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Michael Clarke - A cricketer who's not playing like a mortal

“He came, He saw, He conquered”. Michael Clarke has become a batsman that is in his own league all together, nowadays. He is thumping balls to score massively, having decisions in his favour that he has worked for & making records close to bein...

His batting is immortal in nature, nowadays

“He came, He saw, He conquered”. Michael Clarke has become a batsman that is in his own league altogether nowadays. He is thumping balls to score massively, having decisions in his favour that he has worked for and making records which bring him close to being named “Immortal”.

Michael Clarke, on his last frontier against South Africa where he scored a double hundred, was like a warrior going on a mission. He was focussed, clear in his mind and yes, precision was his lethal weapon to go along. In the last Test in Adelaide, he made sure that his golden runs for his squad have his name inscribed in the cricketing history. He became the record holder of having scored four double hundreds in a calendar year.

Nasser Hussain once stated, “When you are in form, you don’t think of the next ball and just play each delivery on its merit, without creating much fuss”. Michael Clarke did exactly the same when he played a gem of a knock in Adelaide. His batting against Imran Tahir was a crash course on how to play spin bowling for everyone who was watching. His feet movement was exemplary, his defence (on rare display amidst an attacking innings) was immaculate and his head position while playing strokes was close to being called perfect.

Michael Clarke came in to bat when Australia was tottering at 55/3. Just like the captain tries to calm the ship at the time of storm, Clarke was that influence for Australia that brought euphoria. When Steyn and Morkel were producing bullets from their armoury, Clarke was producing cuts, cover drives, pulls and flicks at will. He was not batting like a mortal.

My father always states, “You will learn the value of hard work only by working hard”. Michael Clarke’s cricketing career is a living example of these lines. His stints at the domestic level to reconstruct his technique have finally paid off, as a solid & mentally equipped Clarke walked on the 22 yards towards making history. His qualitative batting this year has resulted in accumulation of 1309 runs at an average of 119 so far.

Another intriguing element which Michael Clarke possesses in his game is leadership. He reminds me of the stature of a DON, who would do anything possible to make sure results are in his favour. People remember his captaincy when he scored 329* in Sydney and declared quite selflessly. For me, Michael Clarke’s role as a captain has been more than just numbers.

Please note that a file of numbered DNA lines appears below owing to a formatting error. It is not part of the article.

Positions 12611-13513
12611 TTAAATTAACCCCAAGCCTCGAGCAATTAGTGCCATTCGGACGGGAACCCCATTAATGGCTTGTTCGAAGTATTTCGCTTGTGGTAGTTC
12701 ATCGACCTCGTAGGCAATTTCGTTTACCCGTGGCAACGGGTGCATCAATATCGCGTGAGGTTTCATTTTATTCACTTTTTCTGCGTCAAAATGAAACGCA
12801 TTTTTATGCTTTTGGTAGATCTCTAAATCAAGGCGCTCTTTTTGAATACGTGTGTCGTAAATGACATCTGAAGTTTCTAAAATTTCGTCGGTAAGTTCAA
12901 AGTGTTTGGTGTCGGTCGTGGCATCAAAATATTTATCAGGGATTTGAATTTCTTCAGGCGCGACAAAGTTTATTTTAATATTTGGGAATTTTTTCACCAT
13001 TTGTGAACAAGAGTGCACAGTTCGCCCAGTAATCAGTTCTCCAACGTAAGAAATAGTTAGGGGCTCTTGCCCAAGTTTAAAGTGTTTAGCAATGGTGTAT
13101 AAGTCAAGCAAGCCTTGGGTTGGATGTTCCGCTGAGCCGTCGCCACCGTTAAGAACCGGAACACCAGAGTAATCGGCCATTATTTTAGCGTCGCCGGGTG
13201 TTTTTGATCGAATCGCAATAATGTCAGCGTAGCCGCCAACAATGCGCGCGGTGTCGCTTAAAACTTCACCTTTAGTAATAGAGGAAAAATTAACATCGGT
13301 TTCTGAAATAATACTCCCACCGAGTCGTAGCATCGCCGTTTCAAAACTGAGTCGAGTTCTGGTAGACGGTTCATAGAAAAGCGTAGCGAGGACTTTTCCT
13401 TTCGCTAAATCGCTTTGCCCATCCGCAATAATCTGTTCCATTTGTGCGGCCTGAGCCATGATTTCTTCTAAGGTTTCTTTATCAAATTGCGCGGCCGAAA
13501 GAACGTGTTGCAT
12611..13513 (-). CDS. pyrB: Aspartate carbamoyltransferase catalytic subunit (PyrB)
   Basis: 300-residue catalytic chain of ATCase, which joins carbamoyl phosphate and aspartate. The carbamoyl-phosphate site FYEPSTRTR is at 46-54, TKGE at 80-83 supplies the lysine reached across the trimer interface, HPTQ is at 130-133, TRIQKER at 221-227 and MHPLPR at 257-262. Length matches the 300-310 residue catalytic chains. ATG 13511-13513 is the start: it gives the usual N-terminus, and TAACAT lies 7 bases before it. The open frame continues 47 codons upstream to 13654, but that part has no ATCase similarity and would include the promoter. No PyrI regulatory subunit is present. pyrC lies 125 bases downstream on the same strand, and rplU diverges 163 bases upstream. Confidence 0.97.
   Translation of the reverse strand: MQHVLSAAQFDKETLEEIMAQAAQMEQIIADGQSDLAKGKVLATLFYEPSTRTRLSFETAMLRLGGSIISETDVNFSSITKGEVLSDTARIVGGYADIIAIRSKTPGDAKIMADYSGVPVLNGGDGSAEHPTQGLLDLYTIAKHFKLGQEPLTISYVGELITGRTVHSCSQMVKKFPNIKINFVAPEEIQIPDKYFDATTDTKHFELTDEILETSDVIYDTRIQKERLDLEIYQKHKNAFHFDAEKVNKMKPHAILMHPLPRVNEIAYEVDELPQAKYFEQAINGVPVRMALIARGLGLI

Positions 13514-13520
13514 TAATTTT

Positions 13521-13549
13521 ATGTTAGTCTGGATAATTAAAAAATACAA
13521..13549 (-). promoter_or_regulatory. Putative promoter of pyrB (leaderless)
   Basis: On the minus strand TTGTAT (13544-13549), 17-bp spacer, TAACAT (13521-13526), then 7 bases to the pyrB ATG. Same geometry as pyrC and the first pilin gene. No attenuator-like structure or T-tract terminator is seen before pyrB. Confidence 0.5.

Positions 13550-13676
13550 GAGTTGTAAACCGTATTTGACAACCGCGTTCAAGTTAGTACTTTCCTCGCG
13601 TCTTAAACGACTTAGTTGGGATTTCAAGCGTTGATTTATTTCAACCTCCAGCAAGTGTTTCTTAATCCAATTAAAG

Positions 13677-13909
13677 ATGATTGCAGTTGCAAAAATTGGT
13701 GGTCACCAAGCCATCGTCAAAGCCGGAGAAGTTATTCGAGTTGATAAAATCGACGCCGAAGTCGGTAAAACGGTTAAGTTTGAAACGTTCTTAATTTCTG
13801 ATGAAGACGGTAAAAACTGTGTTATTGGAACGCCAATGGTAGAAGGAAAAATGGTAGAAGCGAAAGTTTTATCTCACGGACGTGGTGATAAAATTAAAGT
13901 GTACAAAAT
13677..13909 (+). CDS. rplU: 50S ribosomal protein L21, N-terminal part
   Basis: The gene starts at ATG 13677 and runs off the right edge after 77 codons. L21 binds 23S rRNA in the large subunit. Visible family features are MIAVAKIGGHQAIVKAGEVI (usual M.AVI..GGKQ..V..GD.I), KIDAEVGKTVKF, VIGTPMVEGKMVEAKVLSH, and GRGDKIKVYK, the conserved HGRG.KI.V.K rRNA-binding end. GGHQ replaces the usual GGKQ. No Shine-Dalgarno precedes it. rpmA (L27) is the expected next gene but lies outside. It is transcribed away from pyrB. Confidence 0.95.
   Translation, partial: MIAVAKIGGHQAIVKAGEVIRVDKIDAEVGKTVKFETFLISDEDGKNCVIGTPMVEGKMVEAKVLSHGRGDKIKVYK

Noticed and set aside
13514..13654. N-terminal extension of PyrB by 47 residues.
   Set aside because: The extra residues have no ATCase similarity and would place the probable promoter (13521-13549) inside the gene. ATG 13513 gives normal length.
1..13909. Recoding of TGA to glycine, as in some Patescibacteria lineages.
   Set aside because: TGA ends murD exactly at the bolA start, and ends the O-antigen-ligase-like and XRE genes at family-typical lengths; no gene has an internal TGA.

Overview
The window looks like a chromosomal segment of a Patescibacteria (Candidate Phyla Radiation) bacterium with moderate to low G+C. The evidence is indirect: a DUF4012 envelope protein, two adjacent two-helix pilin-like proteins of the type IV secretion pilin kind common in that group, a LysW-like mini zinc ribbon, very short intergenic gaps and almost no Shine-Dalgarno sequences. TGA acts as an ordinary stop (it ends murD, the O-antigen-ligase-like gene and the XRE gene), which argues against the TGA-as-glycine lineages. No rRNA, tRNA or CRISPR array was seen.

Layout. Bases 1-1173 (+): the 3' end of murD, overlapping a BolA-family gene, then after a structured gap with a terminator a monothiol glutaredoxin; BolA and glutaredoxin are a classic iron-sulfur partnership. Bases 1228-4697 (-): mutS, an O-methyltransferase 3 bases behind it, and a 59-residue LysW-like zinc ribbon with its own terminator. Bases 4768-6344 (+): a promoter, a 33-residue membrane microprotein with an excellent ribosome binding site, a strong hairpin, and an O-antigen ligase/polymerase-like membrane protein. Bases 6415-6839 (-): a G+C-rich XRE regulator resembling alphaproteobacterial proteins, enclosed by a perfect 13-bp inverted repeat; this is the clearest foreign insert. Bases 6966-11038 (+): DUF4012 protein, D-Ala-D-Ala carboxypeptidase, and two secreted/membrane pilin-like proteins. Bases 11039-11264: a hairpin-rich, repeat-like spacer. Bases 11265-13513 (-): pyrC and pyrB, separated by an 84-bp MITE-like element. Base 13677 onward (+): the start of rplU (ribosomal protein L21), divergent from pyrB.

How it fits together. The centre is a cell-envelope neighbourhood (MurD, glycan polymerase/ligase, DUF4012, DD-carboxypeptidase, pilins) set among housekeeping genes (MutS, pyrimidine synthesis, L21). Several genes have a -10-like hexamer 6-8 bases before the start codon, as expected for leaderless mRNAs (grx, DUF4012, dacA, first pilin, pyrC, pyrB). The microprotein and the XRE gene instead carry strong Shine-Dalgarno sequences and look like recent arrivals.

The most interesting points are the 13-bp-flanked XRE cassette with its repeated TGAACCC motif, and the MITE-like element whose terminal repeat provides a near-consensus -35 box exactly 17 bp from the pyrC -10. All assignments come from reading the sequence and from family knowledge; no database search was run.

He is one of those few leaders of the game who would be called “game changers”. Remember the test series against India earlier this year? He churned out results from virtually improbable scenarios. When everyone has the word ‘DRAW’ in mind, Clarke can only remember ‘WIN’. His captaincy is somewhat related to Shane Warne. Both Warne and Clarke made sure that the game doesn’t stagnate. Results have been an ultimate priority for both of them.

Clarke practices his captaincy just like a gambler plays through his luck. A quote reads, “A character is not made in crisis; it is exhibited”. Michael Clarke has been an embodiment of the above lines. He is the go-to man when in crisis; a trait Australians felt he hinted at from the start of his career, but has now finally come to fore.

He is a leader having an immaculate demeanour that is expressed on the field. He is the first one cheering his boys when the going is tough. He is the one who’s shrugged off sledging from Australian veins and is currently the backbone of Australia.

Ricky Ponting stated, “His approach towards the game is quite different from mine”. He is different yet effective. It has been hard yards from Pup to make sure he plays the way he is playing today; not as a mortal.

Right now, he reflects what William Shakespeare quoted, “Give me my robe, put on my crown; I have immortal longings in me.” With a few innings still left this year, the total score of more than 1800 runs in a calendar year might not be an uphill task for this cricketer, who surely is not playing like a mortal.

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